Step 3: Remove The Spool
To remove the spool you will usually need to unscrew the cover plate. This should be fairly simple to do, with most cover plates being able to be turned counter clockwise and they should loosen and come off.
However, you may find that with some reels, for example, some spincast reels, you might have to unscrew the plate in a clockwise direction and tighten the drag system before you unscrew it.
Step 4: Clean The Spool
Clean the spool and the spool shaft with a clean damp cloth to get rid of any dust and debris that might have built up inside the spool.
Apply a couple of drops of reel oil onto the spool shaft and onto the pin or guide that winds the line.
Step 5: Oil The Reel
With the help of a cotton Q-tip gently wipe the areas where you’ve applied the oil. This should help to get the oil further into the reel and help the moving parts to work more smoothly.
Add oil to the rest of the moving parts and gently use a Q-tip or cloth to wipe it over. Move the mechanisms, for example, if you have a spinning reel, drop a little oil onto the bail mechanisms and flip the bail over and back, so that it gets into the moving parts.
With a baitcaster and spincast reel, drop a little oil onto the moving parts, such as bearings and move them after using the Q-tip to spread the oil over the parts.
Video: Baitcaster Reel Maintenance ( Oil And Grease )
Step 6: Remove The Handle
According to your reel’s instructions, remove the handle on your reel. Depending on your reel, you may need a screwdriver to do this.
Step 7: Oil Your Handle
Add a couple of drops of oil to the handle and the mechanisms that turn the spool, and using a Q-tip gently wipe the oil over the parts.
It is possible to oil your spinning reel without having to completely take it apart, which can be convenient for more frequent maintenance when you don’t have the time to fully disassemble it.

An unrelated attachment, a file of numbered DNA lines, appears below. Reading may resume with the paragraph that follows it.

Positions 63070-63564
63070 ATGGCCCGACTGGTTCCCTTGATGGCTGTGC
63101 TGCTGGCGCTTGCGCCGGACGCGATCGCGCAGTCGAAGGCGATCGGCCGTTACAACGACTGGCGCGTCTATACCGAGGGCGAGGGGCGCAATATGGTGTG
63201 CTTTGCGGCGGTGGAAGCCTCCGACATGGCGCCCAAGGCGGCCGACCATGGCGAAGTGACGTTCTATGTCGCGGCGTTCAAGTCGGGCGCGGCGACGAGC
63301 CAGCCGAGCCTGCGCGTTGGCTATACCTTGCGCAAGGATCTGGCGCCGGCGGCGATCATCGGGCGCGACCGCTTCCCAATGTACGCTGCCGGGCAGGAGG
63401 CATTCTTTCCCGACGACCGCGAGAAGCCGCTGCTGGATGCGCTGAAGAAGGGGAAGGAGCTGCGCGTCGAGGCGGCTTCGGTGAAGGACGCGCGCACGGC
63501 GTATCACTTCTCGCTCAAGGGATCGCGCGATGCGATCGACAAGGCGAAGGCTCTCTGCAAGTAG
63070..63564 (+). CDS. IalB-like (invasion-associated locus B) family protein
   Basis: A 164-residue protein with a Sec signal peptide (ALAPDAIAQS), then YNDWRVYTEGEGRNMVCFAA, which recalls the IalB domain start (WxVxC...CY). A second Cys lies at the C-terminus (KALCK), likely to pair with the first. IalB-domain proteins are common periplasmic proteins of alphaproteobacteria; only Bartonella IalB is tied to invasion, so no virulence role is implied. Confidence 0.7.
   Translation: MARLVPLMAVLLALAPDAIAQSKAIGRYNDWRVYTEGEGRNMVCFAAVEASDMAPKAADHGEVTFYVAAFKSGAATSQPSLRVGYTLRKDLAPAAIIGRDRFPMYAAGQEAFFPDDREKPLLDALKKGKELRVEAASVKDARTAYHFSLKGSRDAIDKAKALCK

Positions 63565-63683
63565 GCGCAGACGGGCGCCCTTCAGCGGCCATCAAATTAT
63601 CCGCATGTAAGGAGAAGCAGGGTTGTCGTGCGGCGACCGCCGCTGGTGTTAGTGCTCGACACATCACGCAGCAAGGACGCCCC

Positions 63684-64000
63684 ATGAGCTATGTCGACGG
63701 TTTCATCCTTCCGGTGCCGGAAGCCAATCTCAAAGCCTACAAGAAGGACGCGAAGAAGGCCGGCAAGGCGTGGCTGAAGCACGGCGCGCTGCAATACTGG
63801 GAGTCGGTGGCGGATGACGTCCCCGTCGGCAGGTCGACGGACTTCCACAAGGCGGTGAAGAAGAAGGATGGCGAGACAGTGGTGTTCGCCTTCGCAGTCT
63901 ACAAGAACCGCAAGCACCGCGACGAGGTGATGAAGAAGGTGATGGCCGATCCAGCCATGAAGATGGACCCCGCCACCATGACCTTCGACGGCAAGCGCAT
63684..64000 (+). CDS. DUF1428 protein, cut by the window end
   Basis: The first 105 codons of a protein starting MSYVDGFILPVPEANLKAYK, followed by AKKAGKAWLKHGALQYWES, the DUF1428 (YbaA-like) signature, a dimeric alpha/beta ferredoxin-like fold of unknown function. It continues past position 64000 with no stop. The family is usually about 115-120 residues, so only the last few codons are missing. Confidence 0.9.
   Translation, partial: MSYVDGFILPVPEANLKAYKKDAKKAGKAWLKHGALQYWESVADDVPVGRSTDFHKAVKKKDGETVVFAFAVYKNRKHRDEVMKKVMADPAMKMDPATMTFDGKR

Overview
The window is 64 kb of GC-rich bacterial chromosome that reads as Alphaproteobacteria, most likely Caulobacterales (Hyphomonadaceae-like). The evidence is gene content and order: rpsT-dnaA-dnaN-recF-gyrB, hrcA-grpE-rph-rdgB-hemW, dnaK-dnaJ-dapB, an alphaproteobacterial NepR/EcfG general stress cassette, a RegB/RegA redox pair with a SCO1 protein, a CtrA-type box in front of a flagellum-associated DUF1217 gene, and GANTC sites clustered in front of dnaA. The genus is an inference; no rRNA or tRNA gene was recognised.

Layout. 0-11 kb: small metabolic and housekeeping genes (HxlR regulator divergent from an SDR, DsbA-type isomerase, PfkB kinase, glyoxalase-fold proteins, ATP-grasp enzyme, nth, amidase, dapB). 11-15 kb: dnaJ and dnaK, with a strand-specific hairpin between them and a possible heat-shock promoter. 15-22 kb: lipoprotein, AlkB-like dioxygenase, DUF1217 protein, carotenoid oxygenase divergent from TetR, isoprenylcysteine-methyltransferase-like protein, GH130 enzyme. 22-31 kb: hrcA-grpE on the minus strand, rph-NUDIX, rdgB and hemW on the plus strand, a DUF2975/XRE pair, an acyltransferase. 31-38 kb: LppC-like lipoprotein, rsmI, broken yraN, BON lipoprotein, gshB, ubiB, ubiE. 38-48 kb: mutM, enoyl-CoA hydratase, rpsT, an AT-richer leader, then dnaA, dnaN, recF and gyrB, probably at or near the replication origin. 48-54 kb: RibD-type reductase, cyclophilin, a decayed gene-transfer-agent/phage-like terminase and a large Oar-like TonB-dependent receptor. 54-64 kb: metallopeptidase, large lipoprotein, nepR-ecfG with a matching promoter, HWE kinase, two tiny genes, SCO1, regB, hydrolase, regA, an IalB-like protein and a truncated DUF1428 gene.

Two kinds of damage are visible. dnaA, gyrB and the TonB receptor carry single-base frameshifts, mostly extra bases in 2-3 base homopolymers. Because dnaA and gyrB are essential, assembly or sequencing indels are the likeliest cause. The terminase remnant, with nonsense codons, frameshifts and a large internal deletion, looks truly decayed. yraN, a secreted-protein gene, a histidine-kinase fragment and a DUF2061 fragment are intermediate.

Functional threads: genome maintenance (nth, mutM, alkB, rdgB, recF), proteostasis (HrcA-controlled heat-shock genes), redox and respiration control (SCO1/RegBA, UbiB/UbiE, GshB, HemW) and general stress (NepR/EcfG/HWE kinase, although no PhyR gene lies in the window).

Taking apart your reel for cleaning and oiling a couple of times of year can help to keep the mechanisms running smoothly and can make for more efficient casting and reeling.
Video: Spinning Reel Maintenance
Step 8: Put Your Reel Back Together
If you’ve got your reel assembly instructions with you, it might make this step a lot easier.
However, if you’ve labeled or numbered your pieces and kept them safe in a box then you should be able to reassemble your reel, usually in the reverse order that you took each part off.
Step 9: Wipe Your Reel Down
Now that you’ve put your reel back together, wipe it down with a clean cloth or paper towel. It can be a good idea to turn the reel handle to allow the mechanisms to move after they’ve been oiled.
If you have a spinning reel, you can finish off with a furniture polish and wipe it off with a paper towel.
Reel It In (Conclusion)
Carrying out regular maintenance on your fishing reel can help to keep it in good working order for longer. This can help to save you money on repairs and replacements and can make your fishing trip more successful, with less seizing up and more reeling in.
Remember, you don’t have to oil your reel after every time you use it, a couple of times a year can be sufficient for full reel maintenance, or whatever is recommended by your reel manufacturer. But it can be a good idea to rinse off your reel after each fishing trip and regularly add a couple of drops of oil to the moving parts, if you can.
How do you look after your reels? Do you do anything differently? Let us know. And remember to help your buddies keep their reels in top condition by sharing this with them.